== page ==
We Value Your Privacy

We and our partners use technology such as cookies on our site to personalise content and ads, provide social media features, and analyse our traffic. Click below to consent to the use of this technology across the web. You can change your mind and change your consent choices at anytime by returning to this site.

Update Consent
Loading ...

Why Are Air Vents in the Walls of Older Homes?

Updated November 21, 2016

In the days before central heating and air conditioning, houses had air vents to move air around the enclosed space for ventilation, oxygenation and temperature control.

Loading ...

Exterior Wall Vents

In older brick homes, air vents were placed in walls to let moisture move out of the space between the exterior and interior walls so that mould would not grow there. Modern moisture barriers and sealants have largely replaced this function.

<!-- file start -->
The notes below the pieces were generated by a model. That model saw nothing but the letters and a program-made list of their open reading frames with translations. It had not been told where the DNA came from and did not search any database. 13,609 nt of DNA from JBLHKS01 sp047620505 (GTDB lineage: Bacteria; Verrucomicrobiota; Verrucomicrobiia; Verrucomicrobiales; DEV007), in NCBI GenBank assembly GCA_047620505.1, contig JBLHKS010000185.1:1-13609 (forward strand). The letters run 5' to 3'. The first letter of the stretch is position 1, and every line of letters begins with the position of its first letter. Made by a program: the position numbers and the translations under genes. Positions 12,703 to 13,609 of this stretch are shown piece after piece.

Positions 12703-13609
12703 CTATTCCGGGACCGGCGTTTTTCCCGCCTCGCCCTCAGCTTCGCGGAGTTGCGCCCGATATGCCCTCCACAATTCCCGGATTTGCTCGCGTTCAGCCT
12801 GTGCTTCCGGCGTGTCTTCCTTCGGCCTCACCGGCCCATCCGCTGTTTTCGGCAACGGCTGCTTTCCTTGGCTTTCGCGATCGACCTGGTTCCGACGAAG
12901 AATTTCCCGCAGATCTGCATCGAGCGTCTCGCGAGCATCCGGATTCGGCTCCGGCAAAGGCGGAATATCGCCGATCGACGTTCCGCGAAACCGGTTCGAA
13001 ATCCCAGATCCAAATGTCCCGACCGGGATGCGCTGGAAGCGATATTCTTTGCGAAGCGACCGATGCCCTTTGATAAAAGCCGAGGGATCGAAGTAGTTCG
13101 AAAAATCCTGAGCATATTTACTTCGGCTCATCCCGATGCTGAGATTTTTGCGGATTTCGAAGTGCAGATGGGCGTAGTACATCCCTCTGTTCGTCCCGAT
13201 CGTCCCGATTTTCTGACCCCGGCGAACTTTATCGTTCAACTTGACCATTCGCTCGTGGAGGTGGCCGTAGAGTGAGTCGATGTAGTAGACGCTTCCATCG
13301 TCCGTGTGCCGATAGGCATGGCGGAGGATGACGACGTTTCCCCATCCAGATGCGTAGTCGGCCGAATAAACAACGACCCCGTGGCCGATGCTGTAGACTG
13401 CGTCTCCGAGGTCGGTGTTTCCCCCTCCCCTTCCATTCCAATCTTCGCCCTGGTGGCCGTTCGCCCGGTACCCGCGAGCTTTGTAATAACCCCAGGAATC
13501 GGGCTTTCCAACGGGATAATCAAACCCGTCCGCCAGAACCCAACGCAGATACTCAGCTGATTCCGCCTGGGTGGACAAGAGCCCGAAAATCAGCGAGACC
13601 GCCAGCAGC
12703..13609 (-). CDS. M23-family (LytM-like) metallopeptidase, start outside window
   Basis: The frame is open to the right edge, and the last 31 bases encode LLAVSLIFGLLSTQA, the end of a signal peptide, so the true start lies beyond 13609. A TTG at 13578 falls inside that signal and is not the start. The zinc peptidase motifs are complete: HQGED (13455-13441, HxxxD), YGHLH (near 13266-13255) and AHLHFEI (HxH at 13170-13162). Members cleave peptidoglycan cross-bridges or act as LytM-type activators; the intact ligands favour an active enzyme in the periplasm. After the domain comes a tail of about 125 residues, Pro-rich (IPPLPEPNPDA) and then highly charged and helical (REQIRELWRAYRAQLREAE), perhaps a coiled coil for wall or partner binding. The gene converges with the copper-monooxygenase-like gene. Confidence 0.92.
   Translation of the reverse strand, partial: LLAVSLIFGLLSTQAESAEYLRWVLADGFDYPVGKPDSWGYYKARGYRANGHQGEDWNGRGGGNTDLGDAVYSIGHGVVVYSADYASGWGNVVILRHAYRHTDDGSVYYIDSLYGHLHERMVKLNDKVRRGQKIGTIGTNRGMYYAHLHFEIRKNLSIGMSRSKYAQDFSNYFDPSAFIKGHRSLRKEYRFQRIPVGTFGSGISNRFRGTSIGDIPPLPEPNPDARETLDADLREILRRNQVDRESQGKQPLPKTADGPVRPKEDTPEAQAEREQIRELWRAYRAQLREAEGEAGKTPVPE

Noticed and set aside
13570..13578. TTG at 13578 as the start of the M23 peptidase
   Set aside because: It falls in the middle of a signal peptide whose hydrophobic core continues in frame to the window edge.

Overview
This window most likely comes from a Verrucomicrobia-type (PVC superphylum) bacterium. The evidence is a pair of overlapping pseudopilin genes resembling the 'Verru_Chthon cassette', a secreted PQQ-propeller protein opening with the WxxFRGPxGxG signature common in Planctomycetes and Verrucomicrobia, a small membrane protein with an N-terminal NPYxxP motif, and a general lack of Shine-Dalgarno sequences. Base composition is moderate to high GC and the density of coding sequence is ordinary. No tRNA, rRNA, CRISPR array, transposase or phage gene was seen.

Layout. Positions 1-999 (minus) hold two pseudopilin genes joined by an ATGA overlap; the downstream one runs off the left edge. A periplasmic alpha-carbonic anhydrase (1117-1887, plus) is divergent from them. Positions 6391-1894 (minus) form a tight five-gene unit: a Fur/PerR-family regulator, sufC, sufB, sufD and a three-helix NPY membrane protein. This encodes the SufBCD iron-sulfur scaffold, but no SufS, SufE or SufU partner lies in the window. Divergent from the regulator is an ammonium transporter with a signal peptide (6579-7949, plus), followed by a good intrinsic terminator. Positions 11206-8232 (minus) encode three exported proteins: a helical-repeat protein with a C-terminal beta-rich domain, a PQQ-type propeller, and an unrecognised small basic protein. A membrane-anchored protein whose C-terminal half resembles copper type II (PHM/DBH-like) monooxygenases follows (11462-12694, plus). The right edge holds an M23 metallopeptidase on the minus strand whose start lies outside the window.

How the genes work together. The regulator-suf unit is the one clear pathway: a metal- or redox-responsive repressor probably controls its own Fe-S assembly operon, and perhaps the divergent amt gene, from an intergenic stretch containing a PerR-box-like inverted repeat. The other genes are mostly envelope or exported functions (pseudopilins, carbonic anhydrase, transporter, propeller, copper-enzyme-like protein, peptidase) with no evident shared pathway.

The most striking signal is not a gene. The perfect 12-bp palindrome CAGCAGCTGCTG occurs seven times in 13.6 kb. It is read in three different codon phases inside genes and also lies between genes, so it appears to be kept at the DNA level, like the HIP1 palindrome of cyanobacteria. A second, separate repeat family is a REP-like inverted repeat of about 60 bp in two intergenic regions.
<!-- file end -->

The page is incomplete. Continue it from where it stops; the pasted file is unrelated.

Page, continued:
Interior Wall Vents

Air vents in interior walls were designed to let air flow from room to room so that all rooms were properly ventilated. In winter, air warmed by a single heat source (a fireplace or stove) could heat several rooms. In summer, even an interior room with no windows--such as a bathroom--could have adequate air exchange.

Open or Close

Sealing some air vents in an older home can improve its energy efficiency and still allow enough ventilation. It can also prevent dust and insects (or even larger creatures) from coming in. On the other hand, if a home is too tightly sealed, indoor air pollution can become worse than that outdoors. Obliterating air vents completely as a design element from something like a Victorian or Craftsman restoration could affect the interior architectural design and alter its value as a period piece.

Loading ...

About the Author

Loading ...